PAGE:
Anglo-Saxon origin and comes from the family once having lived near a body of water derived from the Old English word that means deep waters.
Early Origins of the Davonidge family
Sussex where they held a family seat from very ancient times, some say well before the Norman Conquest and the arrival of Duke William at Hastings in 1066 A.D.
Early History of the Davonidge family
Another 139 words (10 lines of text) are included under the topic Early Davonidge History in all our PDF Extended History products and printed products wherever possible.
Davonidge Spelling Variations
spelling variations were common, even among the names of the most literate people. Known variations of the Davonidge family name include Devenish, Devonish, Devanay, Devenay, Deveney, Devenney, Devenny, O'Devanny, O'Devenish, O'Devonish and many more.
Early Notables of the Davonidge family (pre 1700)
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Migration of the Davonidge family to Ireland
Some of the Davonidge family moved to Ireland, but this topic is not covered in this excerpt.
Another 97 words (7 lines of text) about their life in Ireland is included in all our PDF Extended History products and printed products wherever possible.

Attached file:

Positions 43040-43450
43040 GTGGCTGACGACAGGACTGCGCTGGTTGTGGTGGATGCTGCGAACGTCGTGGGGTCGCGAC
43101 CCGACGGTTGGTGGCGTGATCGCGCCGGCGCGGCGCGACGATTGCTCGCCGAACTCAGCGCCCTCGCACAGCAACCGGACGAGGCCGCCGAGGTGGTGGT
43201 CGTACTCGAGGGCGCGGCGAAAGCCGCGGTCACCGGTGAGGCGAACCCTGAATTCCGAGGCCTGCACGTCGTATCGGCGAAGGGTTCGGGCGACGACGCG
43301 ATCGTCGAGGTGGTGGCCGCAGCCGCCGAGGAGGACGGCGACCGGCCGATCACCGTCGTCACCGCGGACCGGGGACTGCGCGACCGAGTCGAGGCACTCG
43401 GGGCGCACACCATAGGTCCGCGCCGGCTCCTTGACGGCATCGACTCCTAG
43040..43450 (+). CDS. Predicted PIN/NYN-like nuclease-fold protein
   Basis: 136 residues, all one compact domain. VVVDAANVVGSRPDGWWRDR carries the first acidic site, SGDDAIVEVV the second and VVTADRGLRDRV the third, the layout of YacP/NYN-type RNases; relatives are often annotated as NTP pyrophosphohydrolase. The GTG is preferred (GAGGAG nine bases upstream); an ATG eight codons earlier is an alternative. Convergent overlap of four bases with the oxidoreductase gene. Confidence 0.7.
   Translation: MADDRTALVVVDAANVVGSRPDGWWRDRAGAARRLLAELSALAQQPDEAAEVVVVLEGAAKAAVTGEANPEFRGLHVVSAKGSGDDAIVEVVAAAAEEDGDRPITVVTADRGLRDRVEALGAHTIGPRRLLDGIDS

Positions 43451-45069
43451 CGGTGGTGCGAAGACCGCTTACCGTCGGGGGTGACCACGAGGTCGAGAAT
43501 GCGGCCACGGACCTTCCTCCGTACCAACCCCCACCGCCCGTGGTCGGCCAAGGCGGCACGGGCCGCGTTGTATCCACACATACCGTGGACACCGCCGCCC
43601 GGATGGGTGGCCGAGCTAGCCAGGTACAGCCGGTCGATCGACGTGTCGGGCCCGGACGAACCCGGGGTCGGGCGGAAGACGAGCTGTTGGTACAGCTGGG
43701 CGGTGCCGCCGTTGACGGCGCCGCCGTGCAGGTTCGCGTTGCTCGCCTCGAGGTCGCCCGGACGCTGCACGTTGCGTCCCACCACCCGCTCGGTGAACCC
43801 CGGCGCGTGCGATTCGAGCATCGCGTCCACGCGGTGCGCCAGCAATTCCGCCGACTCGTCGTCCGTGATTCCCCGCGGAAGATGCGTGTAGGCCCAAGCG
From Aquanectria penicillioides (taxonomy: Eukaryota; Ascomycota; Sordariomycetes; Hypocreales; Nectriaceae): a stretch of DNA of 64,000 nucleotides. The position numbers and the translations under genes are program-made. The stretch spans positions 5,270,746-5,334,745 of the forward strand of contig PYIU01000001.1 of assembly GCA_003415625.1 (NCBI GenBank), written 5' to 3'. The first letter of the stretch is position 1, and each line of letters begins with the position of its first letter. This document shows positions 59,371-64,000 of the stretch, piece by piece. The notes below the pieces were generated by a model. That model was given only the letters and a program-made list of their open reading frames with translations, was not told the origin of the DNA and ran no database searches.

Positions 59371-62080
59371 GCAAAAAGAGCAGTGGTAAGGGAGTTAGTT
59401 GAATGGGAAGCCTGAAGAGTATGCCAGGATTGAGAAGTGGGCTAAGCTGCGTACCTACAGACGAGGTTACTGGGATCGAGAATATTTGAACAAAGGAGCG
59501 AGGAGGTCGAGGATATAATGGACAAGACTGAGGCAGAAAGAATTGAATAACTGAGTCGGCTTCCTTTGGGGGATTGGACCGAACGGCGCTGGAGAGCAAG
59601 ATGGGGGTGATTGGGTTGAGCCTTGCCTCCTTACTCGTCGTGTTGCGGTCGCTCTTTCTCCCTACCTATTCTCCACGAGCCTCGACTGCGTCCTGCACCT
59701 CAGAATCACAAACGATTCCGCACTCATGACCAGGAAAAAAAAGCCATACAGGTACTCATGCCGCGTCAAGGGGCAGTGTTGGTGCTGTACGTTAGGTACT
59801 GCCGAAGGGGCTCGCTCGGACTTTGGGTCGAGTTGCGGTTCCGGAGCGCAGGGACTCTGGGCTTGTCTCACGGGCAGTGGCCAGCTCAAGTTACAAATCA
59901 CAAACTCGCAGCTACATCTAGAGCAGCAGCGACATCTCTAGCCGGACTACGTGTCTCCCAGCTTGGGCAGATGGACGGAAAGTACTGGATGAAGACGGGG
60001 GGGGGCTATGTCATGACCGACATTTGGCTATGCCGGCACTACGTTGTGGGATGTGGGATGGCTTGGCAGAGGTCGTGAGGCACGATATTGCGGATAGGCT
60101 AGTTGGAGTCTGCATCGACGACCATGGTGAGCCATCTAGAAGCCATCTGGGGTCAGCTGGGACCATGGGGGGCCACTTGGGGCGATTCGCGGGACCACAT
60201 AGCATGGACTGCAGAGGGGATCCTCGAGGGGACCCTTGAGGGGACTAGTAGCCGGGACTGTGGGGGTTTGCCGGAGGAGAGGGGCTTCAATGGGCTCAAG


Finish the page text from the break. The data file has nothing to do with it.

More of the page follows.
Migration of the Davonidge family to the New World and Oceana
For political, religious, and economic reasons, thousands of English families boarded ships for Ireland, Canada, the America colonies, and many of smaller tropical colonies in the hope of finding better lives abroad. Although the passage on the cramped, dank ships caused many to arrive in the New World diseased and starving, those families that survived the trip often went on to make valuable contributions to those new societies to which they arrived. Early immigrants bearing the Davonidge surname or a spelling variation of the name include: John Devenish who settled in Barbados in 1680 with his wife, two children, and servants; another John settled in New England in 1678; Hugh, Daniel, John, Michael, Samuel, Thomas, and William Devenney, all arrived in Philadelphia between 1840 and 1870..
The Davonidge Motto
The motto was originally a war cry or slogan. Mottoes first began to be shown with arms in the 14th and 15th centuries, but were not in general use until the 17th century. Thus the oldest coats of arms generally do not include a motto. Mottoes seldom form part of the grant of arms: Under most heraldic authorities, a motto is an optional component of the coat of arms, and can be added to or changed at will; many families have chosen not to display a motto.
Motto: Spero et captivus nitor
Motto Translation: I hope, and though a captive I strive.
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